Monitoring surfaceFinding edges of contamination

  • Ludlum OperationContamination CheckIf meter chirp rate increases above background rate, find location of highest count rateIf necessary, slowly rotate master knob counterclockwise until needle is on-scalePush reset button to speed equilibration after switching to lower sensitivityWhen site of contamination is located, flip response fast/slow switch to slow for more accurate readings

  • Keep in MindCPM and dose rate of survey meters is variable between radioisotopesDetection efficiency

    Do not contaminate the probe or meter

  • Survey Meter Operation-SummaryCheck calibration stickerEnsure unit is in good conditionTurn unit on and check batteryTurn switch to lowest multiplication scaleCheck backgroundPerform positive checkMeasure radioactivityNote highest count rate in CPMTurn unit off when finished (Be green-use less batteries)

    **Different instruments are used to detect the different types of radiation. It is very important that the equipment you are using can detect the type of radiation you are working with.

    A radiation survey meter is used to detect moderate to high energy beta, gamma and x-ray radiation. This kind of meter is unable to measure low energy radioisotopes like tritium (H-3).

    The unit is composed of a probe to detect radioactivity, the base containing the electronics, and the meter face.

    Radiation detection equipment are broken down into two groups: contamination instruments (measure activity in CPM or CPS) and dose rate instruments (measure dose in milliR or microSv).

    Most survey meters at UNBC have two scales for contamination monitoring and dose rate measurements.

    *It is mandated by the CNSC that all NEWs have their radiation doses monitored by an approved dosimetry service provider. They recommend that non-NEWs have their doses monitored, and UNBC does monitor individual doses to ensure that they are below 1 mSv/year.

    Rings are provided in some labs to detect the dose to the hands. Badges are provided to detect whole body dose.

    TLDs are returned to Landauer for analysis and reports are returned to UNBC.

    This service and all records are managed by RSO. You can ask you supervisor at any time for your exposure report.*Do not store dosimeters in the hotroom*Survey meters displaying milliR or microSv are dose rate meters.

    They can be used to calculate dose, if you know how long you were working in a particular radiation field.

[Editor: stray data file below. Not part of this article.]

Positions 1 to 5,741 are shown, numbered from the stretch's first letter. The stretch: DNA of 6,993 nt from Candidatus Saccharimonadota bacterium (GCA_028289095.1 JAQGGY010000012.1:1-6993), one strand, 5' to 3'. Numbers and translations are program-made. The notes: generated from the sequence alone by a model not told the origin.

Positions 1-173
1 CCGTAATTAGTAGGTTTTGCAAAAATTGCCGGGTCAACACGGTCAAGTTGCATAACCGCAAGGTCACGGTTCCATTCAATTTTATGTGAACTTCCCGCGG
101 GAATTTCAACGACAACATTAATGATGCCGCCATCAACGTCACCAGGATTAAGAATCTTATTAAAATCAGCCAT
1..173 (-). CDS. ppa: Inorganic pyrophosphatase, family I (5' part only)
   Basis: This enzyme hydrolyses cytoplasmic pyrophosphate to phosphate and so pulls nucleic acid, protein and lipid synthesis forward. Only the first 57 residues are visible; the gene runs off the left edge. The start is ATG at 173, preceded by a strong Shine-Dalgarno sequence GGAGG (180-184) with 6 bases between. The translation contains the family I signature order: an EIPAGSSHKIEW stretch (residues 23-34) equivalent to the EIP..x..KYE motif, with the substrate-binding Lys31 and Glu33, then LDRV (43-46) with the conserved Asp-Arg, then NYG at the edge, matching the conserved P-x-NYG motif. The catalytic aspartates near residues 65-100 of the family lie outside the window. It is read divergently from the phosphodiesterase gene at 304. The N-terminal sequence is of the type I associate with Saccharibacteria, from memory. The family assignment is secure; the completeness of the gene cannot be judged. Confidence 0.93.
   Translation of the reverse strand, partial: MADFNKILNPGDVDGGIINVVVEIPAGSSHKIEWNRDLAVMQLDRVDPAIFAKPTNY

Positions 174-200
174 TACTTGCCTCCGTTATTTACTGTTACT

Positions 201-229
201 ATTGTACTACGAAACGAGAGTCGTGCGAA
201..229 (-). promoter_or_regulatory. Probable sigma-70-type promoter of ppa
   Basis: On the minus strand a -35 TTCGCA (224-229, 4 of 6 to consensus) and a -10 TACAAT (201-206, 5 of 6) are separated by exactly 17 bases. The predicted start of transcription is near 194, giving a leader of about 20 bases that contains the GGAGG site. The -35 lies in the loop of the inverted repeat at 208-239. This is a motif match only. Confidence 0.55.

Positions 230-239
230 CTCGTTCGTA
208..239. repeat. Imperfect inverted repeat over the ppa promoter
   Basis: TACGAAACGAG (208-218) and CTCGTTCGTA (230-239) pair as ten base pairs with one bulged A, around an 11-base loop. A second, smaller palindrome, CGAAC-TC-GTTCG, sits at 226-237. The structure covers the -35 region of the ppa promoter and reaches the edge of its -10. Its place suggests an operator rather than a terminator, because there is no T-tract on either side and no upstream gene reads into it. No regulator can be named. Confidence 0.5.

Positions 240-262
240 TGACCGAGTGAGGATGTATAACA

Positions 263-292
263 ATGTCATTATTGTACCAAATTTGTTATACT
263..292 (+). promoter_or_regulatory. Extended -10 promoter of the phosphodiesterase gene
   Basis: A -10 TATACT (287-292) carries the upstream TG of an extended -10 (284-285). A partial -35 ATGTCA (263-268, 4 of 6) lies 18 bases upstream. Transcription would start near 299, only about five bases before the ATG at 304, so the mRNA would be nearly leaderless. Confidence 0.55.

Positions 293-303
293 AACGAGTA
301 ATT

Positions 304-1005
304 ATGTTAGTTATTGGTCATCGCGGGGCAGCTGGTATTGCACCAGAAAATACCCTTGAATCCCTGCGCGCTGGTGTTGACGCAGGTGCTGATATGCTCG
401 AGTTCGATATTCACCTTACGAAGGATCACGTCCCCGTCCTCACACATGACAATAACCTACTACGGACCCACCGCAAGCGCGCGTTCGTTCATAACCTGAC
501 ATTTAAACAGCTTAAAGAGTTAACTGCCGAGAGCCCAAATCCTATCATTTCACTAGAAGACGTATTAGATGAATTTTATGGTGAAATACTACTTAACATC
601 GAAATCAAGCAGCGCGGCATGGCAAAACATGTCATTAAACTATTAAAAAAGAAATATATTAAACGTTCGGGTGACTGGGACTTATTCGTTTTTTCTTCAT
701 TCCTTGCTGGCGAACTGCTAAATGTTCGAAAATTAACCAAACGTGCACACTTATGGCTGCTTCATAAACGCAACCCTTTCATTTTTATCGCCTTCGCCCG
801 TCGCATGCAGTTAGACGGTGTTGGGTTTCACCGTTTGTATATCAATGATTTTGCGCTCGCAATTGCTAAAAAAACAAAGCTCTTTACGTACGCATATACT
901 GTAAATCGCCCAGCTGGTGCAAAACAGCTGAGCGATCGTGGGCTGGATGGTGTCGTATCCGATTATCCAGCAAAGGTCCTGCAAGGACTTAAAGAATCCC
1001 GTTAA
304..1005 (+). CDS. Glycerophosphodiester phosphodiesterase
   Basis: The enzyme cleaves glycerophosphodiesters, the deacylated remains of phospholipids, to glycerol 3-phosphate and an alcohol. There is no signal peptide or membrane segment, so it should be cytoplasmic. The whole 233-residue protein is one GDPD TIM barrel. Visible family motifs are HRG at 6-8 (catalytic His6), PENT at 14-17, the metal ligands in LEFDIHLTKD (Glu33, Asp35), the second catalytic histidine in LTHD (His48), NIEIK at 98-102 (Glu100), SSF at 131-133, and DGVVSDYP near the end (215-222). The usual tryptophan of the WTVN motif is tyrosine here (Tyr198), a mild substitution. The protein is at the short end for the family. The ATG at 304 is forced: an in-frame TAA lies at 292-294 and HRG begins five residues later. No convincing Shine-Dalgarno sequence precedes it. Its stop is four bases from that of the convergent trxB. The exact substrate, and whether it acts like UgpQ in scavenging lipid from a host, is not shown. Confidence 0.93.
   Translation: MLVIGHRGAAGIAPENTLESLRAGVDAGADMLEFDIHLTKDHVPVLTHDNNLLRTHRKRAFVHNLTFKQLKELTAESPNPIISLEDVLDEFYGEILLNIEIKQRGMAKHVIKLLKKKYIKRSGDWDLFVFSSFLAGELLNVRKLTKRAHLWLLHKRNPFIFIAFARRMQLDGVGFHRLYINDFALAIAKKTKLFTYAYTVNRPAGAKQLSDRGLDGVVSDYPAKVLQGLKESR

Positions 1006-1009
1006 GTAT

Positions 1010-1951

*LSC is also used for wipe tests to detect removable contamination on lab surfaces.*A control vial is always used.

    Samples are soaked in a scintillating substrate (cocktail). Beta particles transmit their energy to the solvent molecules in the cocktail, which transmit energy to fluors added to the cocktail, which emit light to release the energy. These pulses of light are detected by the photomultiplier tube. The PMT amplifies the effect, allowing for accurate measurement of very low activity radioisotopes, like tritium.

    Print out will show CPM.

    Chemiluminescence-false highPhotoluminescence-false highQuenching-false low**Date of calibration (dose rate meters) or verification (contamination meters) is it current?

    Battery check battery must be fully charged

    Check background

    Check source response remember effect of distance, must hold probe very close to source for best response

    *Check for a calibration sticker. If the calibration date has passed, contact the RSO. Check that the unit is in good condition and for tightness of cable connections. Loose cable connections can cause instrument damage or cause false readings. Perform a battery check. Batteries must be fully charged. If you need new batteries, contact the RSO.

    Turn the on/off switch to the lowest multiplication scale. Turn on the audio and ensure the unit is on the "F" position, if there is a F/S switch. Allow the unit to warm up (15-20 seconds). Determine the background. This should be done away from sources of radioactivity. Typical background readings are 0-200 CPM or 0.05 mR/hr.

    Measure the area of radioactivity by placing the probe as close as possible to the area being monitored without actually touching it. Note the audio function will guide you to the source of contamination. Find the highest count rate and record it in cpm. Determine the spread of the contamination. Take a wipe to determine if the contamination is removable. Never forget to turn off the survey meter once the work is completed.